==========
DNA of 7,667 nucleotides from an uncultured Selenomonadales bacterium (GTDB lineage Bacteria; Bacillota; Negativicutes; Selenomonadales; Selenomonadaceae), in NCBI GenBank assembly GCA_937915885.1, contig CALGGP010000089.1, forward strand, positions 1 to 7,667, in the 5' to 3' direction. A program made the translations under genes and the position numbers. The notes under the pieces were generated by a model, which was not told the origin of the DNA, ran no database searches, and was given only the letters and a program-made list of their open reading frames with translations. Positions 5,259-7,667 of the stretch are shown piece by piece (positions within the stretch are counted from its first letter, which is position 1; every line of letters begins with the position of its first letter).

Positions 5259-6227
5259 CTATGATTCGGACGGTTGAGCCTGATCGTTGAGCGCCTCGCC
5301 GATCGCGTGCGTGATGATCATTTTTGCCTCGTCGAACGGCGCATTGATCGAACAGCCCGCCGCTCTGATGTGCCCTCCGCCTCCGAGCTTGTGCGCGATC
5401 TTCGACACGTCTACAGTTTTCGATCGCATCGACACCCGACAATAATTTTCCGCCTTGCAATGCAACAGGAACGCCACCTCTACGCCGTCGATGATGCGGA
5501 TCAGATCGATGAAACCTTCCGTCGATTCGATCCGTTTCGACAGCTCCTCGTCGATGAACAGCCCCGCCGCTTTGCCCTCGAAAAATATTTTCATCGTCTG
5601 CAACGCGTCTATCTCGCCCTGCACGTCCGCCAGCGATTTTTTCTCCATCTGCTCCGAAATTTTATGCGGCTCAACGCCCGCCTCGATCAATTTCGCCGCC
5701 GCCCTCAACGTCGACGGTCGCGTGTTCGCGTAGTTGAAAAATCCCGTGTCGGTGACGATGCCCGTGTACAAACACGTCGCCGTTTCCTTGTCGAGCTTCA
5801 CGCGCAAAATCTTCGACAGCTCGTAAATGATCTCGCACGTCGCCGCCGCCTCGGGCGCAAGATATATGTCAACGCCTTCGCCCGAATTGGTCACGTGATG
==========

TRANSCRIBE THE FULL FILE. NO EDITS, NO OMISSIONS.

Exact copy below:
DNA of 7,667 nucleotides from an uncultured Selenomonadales bacterium (GTDB lineage Bacteria; Bacillota; Negativicutes; Selenomonadales; Selenomonadaceae), in NCBI GenBank assembly GCA_937915885.1, contig CALGGP010000089.1, forward strand, positions 1 to 7,667, in the 5' to 3' direction. A program made the translations under genes and the position numbers. The notes under the pieces were generated by a model, which was not told the origin of the DNA, ran no database searches, and was given only the letters and a program-made list of their open reading frames with translations. Positions 5,259-7,667 of the stretch are shown piece by piece (positions within the stretch are counted from its first letter, which is position 1; every line of letters begins with the position of its first letter).

Positions 5259-6227
5259 CTATGATTCGGACGGTTGAGCCTGATCGTTGAGCGCCTCGCC
5301 GATCGCGTGCGTGATGATCATTTTTGCCTCGTCGAACGGCGCATTGATCGAACAGCCCGCCGCTCTGATGTGCCCTCCGCCTCCGAGCTTGTGCGCGATC
5401 TTCGACACGTCTACAGTTTTCGATCGCATCGACACCCGACAATAATTTTCCGCCTTGCAATGCAACAGGAACGCCACCTCTACGCCGTCGATGATGCGGA
5501 TCAGATCGATGAAACCTTCCGTCGATTCGATCCGTTTCGACAGCTCCTCGTCGATGAACAGCCCCGCCGCTTTGCCCTCGAAAAATATTTTCATCGTCTG
5601 CAACGCGTCTATCTCGCCCTGCACGTCCGCCAGCGATTTTTTCTCCATCTGCTCCGAAATTTTATGCGGCTCAACGCCCGCCTCGATCAATTTCGCCGCC
5701 GCCCTCAACGTCGACGGTCGCGTGTTCGCGTAGTTGAAAAATCCCGTGTCGGTGACGATGCCCGTGTACAAACACGTCGCCGTTTCCTTGTCGAGCTTCA
5801 CGCGCAAAATCTTCGACAGCTCGTAAATGATCTCGCACGTCGCCGCCGCCTCGGGCGCAAGATATATGTCAACGCCTTCGCCCGAATTGGTCACGTGATG